The interactions of charged particles (either direct charged particles or secondary Particles produced by interactions with photons or neutrons) with a gas lead to ionized and excited molecules along the path. The important information is the total number of Electron-ion pairs created along the track of the radiation. The W-value is defined as the average energy lost by the incident particle per ion pair formed. Due to the competing mechanism of the energy loss, i.e. excitation, W-value is always greater than the ionization energy. The table below shows W-values for common gases.
Ion chamber are used between 0.1cc to 1.0cc for routine usage.
For example, if we want to keep the leakage current at 1 % level of an ionization current of 1 pA for an applied voltage of 100 V, the insulator should have a resistance of 1016ohms. Moreover, moisture or surface contaminants can make additional troubles. Practically, a guard ring is employed to reduce this insulator leakage in low current applications of ion chambers. As shown in Fig. 3.3, the insulator is segmented into two parts. Most of the applied voltage appears across the outer insulator, for which the resultant leakage current does not contribute to the measured current I. The magnitude of the ionization current is too small to be measured using standard galvanometer techniques. An electrometer, i.e. highly sensitive electronic voltmeter, indirectly measures the current by sensing the voltage drop across a series resistance (109 ~ 1012 ohms) as shown in Fig. 3.4. Provided the ion current does not change for several values of the time constant RC, its steady state value is given by I = VR/R.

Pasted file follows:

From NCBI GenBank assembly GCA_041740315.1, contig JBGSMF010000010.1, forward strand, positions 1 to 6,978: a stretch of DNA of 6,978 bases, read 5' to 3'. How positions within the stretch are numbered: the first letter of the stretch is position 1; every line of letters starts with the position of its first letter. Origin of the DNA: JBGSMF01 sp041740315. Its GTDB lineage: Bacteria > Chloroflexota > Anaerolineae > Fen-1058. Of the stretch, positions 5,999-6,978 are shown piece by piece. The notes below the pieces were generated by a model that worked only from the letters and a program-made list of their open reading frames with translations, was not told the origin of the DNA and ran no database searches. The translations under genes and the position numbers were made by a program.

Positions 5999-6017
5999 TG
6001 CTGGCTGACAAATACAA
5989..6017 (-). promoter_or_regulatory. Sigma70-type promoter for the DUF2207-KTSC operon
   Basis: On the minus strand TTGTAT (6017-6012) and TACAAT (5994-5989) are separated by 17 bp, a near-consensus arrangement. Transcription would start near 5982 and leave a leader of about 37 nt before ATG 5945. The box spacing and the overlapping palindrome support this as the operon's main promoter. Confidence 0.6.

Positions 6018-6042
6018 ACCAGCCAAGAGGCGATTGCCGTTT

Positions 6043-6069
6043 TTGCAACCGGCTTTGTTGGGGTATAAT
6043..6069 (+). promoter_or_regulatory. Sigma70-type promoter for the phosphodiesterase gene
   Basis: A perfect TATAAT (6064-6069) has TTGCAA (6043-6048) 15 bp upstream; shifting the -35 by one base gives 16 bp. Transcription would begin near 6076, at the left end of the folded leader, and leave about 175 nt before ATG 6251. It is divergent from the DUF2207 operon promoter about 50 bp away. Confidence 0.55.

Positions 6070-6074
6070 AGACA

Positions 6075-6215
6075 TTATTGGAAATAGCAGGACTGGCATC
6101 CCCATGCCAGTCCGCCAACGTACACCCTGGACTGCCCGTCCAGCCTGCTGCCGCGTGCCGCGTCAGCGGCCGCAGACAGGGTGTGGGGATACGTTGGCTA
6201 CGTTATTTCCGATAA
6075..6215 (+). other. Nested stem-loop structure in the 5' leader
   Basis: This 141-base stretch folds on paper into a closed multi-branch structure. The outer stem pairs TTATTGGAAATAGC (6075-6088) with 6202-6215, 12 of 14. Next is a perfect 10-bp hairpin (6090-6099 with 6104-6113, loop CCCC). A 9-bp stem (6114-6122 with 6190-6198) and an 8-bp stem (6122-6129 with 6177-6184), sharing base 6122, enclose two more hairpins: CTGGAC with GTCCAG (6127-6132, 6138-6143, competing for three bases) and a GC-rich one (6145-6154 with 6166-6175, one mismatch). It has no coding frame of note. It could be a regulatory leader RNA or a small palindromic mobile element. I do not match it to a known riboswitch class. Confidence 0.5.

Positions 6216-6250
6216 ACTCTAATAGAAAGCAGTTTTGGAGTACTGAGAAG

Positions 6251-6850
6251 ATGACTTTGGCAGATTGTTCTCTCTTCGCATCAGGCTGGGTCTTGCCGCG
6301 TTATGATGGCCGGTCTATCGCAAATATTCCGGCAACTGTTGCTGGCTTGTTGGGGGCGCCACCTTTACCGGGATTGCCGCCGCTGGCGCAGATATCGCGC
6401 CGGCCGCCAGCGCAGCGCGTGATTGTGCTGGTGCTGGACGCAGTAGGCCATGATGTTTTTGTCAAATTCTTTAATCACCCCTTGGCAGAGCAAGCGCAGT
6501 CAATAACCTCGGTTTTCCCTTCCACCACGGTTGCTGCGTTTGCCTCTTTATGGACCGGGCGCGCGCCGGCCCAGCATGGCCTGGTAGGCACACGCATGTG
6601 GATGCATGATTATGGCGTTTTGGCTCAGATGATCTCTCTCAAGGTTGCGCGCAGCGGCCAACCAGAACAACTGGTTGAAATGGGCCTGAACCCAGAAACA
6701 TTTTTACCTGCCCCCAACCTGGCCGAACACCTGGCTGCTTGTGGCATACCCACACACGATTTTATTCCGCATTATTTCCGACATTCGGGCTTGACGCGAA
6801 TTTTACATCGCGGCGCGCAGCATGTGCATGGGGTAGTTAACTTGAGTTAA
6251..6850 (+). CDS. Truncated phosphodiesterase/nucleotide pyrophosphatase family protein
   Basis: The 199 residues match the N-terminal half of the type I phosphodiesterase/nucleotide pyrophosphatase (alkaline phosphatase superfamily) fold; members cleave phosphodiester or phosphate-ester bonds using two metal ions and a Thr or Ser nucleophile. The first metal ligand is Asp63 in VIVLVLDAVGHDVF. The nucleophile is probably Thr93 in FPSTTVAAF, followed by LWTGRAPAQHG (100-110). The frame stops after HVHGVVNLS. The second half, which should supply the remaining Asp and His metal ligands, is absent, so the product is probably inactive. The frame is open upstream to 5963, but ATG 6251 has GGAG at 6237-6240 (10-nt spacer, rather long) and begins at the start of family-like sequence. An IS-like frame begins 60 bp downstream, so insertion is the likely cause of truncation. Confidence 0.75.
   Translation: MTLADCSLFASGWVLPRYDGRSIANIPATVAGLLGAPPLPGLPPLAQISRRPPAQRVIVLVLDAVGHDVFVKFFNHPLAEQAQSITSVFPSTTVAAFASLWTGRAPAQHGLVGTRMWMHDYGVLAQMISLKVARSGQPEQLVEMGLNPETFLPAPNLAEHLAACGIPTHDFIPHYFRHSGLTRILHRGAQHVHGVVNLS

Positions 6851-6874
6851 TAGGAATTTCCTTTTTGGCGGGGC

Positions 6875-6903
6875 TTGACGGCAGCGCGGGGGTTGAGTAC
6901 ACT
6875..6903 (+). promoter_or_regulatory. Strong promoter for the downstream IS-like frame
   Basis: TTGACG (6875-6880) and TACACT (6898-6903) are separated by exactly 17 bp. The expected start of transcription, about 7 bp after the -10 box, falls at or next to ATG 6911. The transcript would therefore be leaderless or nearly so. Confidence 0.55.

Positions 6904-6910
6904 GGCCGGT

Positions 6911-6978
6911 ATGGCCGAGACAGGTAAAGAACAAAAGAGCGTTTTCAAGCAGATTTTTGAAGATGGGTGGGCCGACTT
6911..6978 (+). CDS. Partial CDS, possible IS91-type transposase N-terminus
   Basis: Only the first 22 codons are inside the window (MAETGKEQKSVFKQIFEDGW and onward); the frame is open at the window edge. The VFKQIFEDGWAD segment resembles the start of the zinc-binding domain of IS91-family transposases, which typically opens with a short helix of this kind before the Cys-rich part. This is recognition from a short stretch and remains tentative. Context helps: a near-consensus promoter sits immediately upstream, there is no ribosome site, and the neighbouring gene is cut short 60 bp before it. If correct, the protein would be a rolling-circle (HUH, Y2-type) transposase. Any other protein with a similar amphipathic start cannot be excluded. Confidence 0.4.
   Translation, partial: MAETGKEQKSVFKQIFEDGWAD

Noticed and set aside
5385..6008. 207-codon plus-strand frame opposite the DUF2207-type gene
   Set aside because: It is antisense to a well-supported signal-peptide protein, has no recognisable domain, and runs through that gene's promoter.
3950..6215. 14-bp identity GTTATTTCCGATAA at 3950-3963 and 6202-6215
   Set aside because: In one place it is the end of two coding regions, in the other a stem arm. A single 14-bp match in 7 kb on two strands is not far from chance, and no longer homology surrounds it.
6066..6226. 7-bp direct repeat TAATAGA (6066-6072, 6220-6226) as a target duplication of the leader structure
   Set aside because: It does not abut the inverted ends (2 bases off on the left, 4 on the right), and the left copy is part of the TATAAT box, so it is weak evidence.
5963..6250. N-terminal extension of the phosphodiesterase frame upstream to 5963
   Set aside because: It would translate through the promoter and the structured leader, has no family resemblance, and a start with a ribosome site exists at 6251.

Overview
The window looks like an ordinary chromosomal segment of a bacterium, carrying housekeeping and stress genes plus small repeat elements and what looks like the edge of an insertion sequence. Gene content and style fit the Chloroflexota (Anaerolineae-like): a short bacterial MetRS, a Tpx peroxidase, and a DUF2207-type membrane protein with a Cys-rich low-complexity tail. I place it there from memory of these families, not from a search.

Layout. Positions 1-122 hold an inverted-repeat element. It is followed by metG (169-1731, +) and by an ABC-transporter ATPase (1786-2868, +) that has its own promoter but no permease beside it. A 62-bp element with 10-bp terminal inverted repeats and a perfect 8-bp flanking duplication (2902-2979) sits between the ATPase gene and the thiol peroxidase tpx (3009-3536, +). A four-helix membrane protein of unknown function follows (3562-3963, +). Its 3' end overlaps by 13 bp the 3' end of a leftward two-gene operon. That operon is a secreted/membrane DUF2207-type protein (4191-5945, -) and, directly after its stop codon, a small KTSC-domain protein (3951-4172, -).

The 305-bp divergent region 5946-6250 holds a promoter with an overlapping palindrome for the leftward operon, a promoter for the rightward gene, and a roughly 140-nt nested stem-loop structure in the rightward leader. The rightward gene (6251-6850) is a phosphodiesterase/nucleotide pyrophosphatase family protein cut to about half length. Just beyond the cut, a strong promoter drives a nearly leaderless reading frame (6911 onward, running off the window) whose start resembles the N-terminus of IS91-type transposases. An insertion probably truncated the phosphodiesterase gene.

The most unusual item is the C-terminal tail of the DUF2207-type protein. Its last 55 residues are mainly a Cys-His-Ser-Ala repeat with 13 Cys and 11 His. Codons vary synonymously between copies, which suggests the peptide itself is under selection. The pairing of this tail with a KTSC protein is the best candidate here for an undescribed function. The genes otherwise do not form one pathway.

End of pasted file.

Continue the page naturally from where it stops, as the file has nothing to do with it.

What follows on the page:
1. What is the range of ion chamber used in the routinely,
a) 0cc to 10cc
b) 0.1cc to 1.0cc
c) 0.2cc to 1.0cc
d) 0.2cc to 10cc
Answer : b) 0.1cc to 1.0cc
Home > Radiation
Protection and Quality Assurance > Radiation
Physics and Biology > Measurement of Radiation > Instrumentation > Ionization Chamber
1. The Physics of Radiation Therapy, 4th Edition, F.M. Khan